The arrangement of wheels and axles under a tram has a great effect on the quality of ride, the ability to go around curves and the extra road space needed to allow for bodywork overhang on curves.


The distance between axles is known as the 'wheelbase'. On a four-wheeled tram, the wheelbase is often an unhappy compromise.

If the wheelbase is too great (Fig 1)

Long Wheelbase

On a sharp curve, the front axle will be attempting to pull the car around the corner but, because both axles are rigidly maintained parallel (there is no steering) the axles will be turned across the track and the wheels will attempt to climb out of the rail groove. In practice a situation is reached where the front wheels are trying to mount the rails towards the outside of the curve and the rear wheels are attempting to climb the inside.
More on guidance systems

A special track cross-section used to be made for curves (the British Standard number being suffixed 'C') with a wider than normal groove, which prevented the wheels binding in the grooves when they ran at an angle but did nothing to counteract the tendency to climb out..


If the axles are too close together (fig 2)

Short Wheelbase

The long body of the car will act as a lever, magnifying any small irregularities in the track into wild swinging movements. On corners, the bodywork will perform a wide sweep.


Attempts were made to avoid excessive body movement on older four-wheeled designs by limiting the compliance of the springing. Whilst this reduced the swinging and plunging movements to a less nauseating level, it was not particularly effective against vertical vibration and many humorous stories relate to anatomical effects caused by the shaking to which these early vehicles subjected their passengers.[Ref]

Picture of 4 wheeled tram truck and springs, Black Country Museum, Dudley


The compromise was avoided by the use of 'bogies' or pivoting trucks, one under each end of the vehicle (Fig 3) .

Bogie Car

The wheelbase of a bogie could be made relatively short, to reduce binding on curves, but the placing of two pivoting bogies, one at each end of the vehicle, stopped the undesirable bodywork movement and allowed the use of softer springs.
This resulted in a much more comfortable ride and less stress on the track and bodywork.

With only two motors, this arrangement made the vehicle prone to slipping on hills because only one axle on each bogie was driven, so only half the weight was on motor-driven wheels.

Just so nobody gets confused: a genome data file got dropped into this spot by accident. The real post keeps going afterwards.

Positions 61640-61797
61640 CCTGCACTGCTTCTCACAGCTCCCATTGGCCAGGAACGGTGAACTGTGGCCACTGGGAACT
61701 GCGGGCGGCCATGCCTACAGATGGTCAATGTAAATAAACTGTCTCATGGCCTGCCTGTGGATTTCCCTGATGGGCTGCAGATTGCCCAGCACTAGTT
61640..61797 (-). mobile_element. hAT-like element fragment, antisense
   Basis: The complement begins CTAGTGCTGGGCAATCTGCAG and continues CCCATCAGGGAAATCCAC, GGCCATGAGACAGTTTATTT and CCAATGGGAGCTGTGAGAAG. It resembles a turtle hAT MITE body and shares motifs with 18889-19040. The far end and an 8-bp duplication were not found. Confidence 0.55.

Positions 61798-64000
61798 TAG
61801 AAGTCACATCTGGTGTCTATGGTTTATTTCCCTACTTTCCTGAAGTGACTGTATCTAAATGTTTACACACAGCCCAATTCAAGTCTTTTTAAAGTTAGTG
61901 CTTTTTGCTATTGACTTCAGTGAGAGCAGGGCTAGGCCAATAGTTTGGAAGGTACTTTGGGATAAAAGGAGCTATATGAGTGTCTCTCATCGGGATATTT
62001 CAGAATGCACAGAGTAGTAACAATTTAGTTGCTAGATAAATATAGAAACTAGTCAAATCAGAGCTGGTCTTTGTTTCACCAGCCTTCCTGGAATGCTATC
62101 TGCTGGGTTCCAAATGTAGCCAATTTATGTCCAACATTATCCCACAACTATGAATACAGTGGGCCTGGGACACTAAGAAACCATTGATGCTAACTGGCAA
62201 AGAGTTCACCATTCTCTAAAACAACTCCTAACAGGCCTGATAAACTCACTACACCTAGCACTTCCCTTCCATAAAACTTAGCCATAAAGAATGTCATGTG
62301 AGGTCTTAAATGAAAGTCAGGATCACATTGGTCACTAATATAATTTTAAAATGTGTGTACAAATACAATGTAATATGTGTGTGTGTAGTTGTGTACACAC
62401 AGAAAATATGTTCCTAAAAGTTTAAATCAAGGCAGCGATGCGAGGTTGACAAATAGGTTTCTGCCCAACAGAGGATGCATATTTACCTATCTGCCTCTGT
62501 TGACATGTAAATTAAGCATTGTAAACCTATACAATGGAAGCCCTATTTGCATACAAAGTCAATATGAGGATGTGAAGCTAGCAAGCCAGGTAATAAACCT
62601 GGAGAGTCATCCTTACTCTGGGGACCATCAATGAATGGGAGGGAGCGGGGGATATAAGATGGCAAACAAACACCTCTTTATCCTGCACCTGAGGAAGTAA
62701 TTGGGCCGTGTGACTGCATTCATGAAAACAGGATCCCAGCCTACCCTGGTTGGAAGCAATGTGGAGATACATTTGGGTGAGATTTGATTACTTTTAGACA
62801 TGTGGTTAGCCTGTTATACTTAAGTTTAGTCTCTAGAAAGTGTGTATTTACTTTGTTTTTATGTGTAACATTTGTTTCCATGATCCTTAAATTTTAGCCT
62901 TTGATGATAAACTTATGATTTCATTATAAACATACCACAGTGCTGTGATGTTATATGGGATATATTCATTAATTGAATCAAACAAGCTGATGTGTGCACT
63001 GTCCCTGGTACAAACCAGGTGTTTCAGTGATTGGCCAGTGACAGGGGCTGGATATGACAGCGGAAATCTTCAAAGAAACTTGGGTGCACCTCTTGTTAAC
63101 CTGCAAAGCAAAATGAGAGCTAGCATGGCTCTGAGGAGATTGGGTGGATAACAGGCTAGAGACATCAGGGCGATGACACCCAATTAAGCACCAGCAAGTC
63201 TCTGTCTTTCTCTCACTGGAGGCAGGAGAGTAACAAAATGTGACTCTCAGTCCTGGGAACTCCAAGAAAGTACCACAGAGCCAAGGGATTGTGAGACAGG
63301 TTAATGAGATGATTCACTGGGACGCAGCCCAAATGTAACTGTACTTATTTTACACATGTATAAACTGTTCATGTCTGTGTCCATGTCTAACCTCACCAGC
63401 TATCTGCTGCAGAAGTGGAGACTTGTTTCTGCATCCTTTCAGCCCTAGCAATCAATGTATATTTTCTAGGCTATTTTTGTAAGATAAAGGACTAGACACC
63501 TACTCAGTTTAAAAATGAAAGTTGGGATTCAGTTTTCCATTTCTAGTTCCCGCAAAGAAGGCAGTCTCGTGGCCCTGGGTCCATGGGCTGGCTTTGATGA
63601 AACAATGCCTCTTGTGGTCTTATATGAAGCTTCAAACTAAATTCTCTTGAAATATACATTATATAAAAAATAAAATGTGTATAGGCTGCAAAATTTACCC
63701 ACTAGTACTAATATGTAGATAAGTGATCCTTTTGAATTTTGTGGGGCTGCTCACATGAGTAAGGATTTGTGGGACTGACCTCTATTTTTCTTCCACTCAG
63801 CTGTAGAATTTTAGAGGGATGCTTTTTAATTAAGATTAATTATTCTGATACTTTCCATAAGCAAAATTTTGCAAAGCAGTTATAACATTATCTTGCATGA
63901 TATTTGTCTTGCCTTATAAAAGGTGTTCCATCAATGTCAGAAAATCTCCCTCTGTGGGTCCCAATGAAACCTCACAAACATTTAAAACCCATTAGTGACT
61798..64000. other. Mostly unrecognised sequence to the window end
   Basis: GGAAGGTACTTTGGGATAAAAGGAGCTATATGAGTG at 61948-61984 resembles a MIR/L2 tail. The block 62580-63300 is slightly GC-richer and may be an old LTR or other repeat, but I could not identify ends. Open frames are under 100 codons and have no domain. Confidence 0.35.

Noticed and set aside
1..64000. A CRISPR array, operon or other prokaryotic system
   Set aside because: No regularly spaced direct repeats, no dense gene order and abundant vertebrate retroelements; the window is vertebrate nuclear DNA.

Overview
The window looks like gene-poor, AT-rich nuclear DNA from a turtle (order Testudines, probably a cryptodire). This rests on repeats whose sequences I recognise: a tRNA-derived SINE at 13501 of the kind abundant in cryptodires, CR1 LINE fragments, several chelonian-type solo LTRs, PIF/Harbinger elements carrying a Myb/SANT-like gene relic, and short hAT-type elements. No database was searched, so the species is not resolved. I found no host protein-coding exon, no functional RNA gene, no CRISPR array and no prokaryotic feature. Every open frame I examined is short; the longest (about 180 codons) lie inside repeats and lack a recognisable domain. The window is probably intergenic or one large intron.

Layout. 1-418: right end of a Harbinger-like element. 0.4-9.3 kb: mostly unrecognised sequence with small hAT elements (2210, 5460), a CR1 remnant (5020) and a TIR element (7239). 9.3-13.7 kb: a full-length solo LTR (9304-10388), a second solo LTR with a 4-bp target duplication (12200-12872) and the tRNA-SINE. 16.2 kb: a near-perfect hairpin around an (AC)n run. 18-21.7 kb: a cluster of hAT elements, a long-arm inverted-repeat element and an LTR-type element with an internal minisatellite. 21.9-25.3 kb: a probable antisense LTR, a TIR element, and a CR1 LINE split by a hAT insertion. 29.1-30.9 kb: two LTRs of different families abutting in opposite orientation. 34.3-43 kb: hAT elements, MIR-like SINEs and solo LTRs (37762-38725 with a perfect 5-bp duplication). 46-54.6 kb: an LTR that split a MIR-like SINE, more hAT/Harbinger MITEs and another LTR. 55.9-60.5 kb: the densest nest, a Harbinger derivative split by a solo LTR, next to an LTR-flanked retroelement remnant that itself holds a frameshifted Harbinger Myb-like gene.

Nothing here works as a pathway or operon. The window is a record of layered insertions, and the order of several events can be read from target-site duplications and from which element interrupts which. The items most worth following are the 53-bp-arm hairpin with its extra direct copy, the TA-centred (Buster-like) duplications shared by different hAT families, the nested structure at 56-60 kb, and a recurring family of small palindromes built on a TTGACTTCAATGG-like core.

To overcome this problem, without increasing the cost by adding more motors, the 'maximum traction' bogie was developed (Fig 4).

'Maximum Traction' Bogies

The pivoting centre, which supported the weight of the bodywork, was moved towards the motor-driven wheels so that these took a greater share of the weight. At the same time the non-driven wheels could be reduced in size as they suffered less wear and merely acted as 'steering' for the powered wheels.

Most London tramcars were on 'maximum traction' bogies which were an economical compromise, sufficient for the flatter terrain. Hillier parts of London were served by special 'HR' (hilly route) cars, fitted with equal wheel bogies (as discussed above) but having four motors instead of just two. This gave full traction on all the wheels to cope with the gradients and the extra motor power also provided good acceleration on the flat.


In Bath there are many steep hills which preclude the use of any trams which don't have all wheels driven. Many articulated trams with modern low-floor design are unsuitable for Bath because they do not have room for motors underneath the floor, so it would not be possible to drive all of the wheels. An examle of this is the prototype T.P.L. Pullman vehicle, intended for Bristol, it has 80% traction because the centre wheelset, which carries 20% of the weight, is not driven (Fig 5). However, this vehicle is available in other formats which are more suitable.

Picture and specification of prototype
Design of prototype
Track heating on hills

Most articulated trams in an affordable price range have less than 100% traction so another solution was sought for Bath.
In order to eliminate non-driven wheels, the articulation may be dispensed-with and a single body substituted. The passenger carrying capacity lost by this can be restored either by a motorised trailer, which has many disadvantages, or by adding an upper deck.

Double decked trams have been suggested for Bath as they also have a number of other advantages

.More about double-deckers?

Double-decker tram pictures:-
Artist's impression of modern vehicle

Older design at Grand Parade

Return to vehicles homepage?